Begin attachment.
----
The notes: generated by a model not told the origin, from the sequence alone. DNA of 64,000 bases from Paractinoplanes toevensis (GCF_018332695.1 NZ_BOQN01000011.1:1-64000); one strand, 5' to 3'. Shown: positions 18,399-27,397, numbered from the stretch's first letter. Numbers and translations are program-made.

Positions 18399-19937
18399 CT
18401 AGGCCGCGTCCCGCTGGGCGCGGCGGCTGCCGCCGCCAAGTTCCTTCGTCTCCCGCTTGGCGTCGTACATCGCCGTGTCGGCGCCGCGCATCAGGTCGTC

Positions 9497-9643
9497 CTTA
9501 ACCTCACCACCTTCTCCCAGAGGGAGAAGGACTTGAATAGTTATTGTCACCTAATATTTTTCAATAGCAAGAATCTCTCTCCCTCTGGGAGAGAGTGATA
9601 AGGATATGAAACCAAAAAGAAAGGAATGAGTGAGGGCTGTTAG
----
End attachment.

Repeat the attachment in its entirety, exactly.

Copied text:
The notes: generated by a model not told the origin, from the sequence alone. DNA of 64,000 bases from Paractinoplanes toevensis (GCF_018332695.1 NZ_BOQN01000011.1:1-64000); one strand, 5' to 3'. Shown: positions 18,399-27,397, numbered from the stretch's first letter. Numbers and translations are program-made.

Positions 18399-19937
18399 CT
18401 AGGCCGCGTCCCGCTGGGCGCGGCGGCTGCCGCCGCCAAGTTCCTTCGTCTCCCGCTTGGCGTCGTACATCGCCGTGTCGGCGCCGCGCATCAGGTCGTC

Positions 9497-9643
9497 CTTA
9501 ACCTCACCACCTTCTCCCAGAGGGAGAAGGACTTGAATAGTTATTGTCACCTAATATTTTTCAATAGCAAGAATCTCTCTCCCTCTGGGAGAGAGTGATA
9601 AGGATATGAAACCAAAAAGAAAGGAATGAGTGAGGGCTGTTAG